The anatomy of a shark was familiar to me as I had some experience running dogfish dissections as a High School teacher, but as I mentioned before the scale was unfamiliar. Seeing the size of the liver that kept this animal afloat really made you appreciate just how massive it was. As the liver was removed the digestive tract became visible, which we were told by WAM had something of substance inside of it. It was sometime around this point when one of the faculty told his child to have a look inside the body of a white shark, he might not get another opportunity in his lifetime to do this, which I realized was probably true for all of us. The intestines were quickly cleared out of the way in order to move on to other parts of the body, but we knew that we would eventually get a chance to see what was in the stomach.
The next area that was explored was the gill arches, which revealed some parasites, but these were not considered to be unusual and probably did not lead to the death of the animal. As WAM continually cut away at the animal, more organs were revealed, one of the most notable being the heart, which caused quite a lot of excitement for the marine mammal crowd, who were not used to seeing so many valves on a heart. About this time, somebody dropped one of the fins right in front of me. The clean cut on this fin reinforced the idea that the missing pectoral fin was not cut off, but actually bitten off as Dr. Lankford had hypothesized.
Now the white shark really began to be reduced into pieces as the vertebral column began to be cut into sections and cleaned off. This is when Dr. Lankford asked if I would like to have an opportunity to participate, which I took, seen right (photo credit: DJ Evans). Little by little, all of the vertebrae were cleaned of any flesh and the finished product was lined up with the head of the shark for an incredible photo-op. The head was then cleaned off, with jokes being made about the shark receiving dental services, which I think also provided quite the photo-op. This was the view of the shark that reminded me of what an incredible predator it must have been before whatever tragedy befell it occurred.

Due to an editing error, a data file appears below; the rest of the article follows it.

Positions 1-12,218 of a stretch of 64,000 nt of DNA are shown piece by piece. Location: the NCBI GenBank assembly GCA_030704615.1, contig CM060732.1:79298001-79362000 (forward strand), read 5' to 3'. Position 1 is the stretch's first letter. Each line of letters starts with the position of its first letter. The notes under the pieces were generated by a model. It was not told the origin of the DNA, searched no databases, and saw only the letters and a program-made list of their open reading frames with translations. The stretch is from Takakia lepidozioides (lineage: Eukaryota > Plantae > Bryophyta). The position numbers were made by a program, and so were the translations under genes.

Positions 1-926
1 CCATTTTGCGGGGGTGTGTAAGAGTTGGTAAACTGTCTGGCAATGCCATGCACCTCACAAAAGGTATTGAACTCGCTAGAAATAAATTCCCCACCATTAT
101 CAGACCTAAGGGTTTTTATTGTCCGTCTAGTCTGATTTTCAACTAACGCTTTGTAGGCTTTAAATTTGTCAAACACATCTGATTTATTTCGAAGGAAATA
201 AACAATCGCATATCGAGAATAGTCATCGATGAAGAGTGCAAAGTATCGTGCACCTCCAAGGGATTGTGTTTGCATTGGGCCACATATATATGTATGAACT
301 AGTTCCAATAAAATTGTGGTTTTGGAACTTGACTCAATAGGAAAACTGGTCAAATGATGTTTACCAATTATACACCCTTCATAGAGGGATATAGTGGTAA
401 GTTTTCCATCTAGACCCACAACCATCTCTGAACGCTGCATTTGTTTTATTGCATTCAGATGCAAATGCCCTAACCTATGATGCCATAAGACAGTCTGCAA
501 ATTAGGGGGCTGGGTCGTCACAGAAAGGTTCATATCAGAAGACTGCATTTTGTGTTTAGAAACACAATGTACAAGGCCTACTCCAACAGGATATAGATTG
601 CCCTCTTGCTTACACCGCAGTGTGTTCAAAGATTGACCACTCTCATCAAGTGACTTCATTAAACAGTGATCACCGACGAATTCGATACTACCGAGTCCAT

On that note, we return to the question most of us couldn’t wait to have answered, “What was in the shark’s stomach?” The table got extremely crowded again as the digestive and reproductive tract re-emerged. As the stomach was being cut into, I was eventually able to get a view of the digested remains. At first they were indiscernible to me, but as the bones were cleared from the rest of the digested tissue, it quickly became apparent that we were dealing with a large bony fish. The presence of
pharyngeal teeth led Dr. Lankford to hypothesize that it had eaten a large black drum. While going through the bones, DJ recognized two circular pieces as otoliths. They were too large for anybody else to recognize as such and were almost thrown out!
When examining the esophagus, WAM noticed some lesions, which he had seen in pilot whales he had necropsied. While indicative of trauma, he did not feel these were significant enough to cause mortality. Finally, the spiral valve was opened up, which proved to be an interesting sight. These organs are used to increase the surface area of the shark’s relatively short digestive tract to allow for increased nutrient
While the cause of death could not be determined from the necropsy, UNCW researchers thought it would be interesting to look at environmental variables that might have caused the animal distress. The vertebrae and tissues would be sent off for further analysis to help better our understanding of these elusive and mysterious apex predators. Leaving the necropsy I was left with a sense of amazement at how no part of the shark was simply tossed away and each part served to teach not only the students present, but also the faculty present and the researchers receiving samples, about the white shark that washed ashore in our neck of the woods.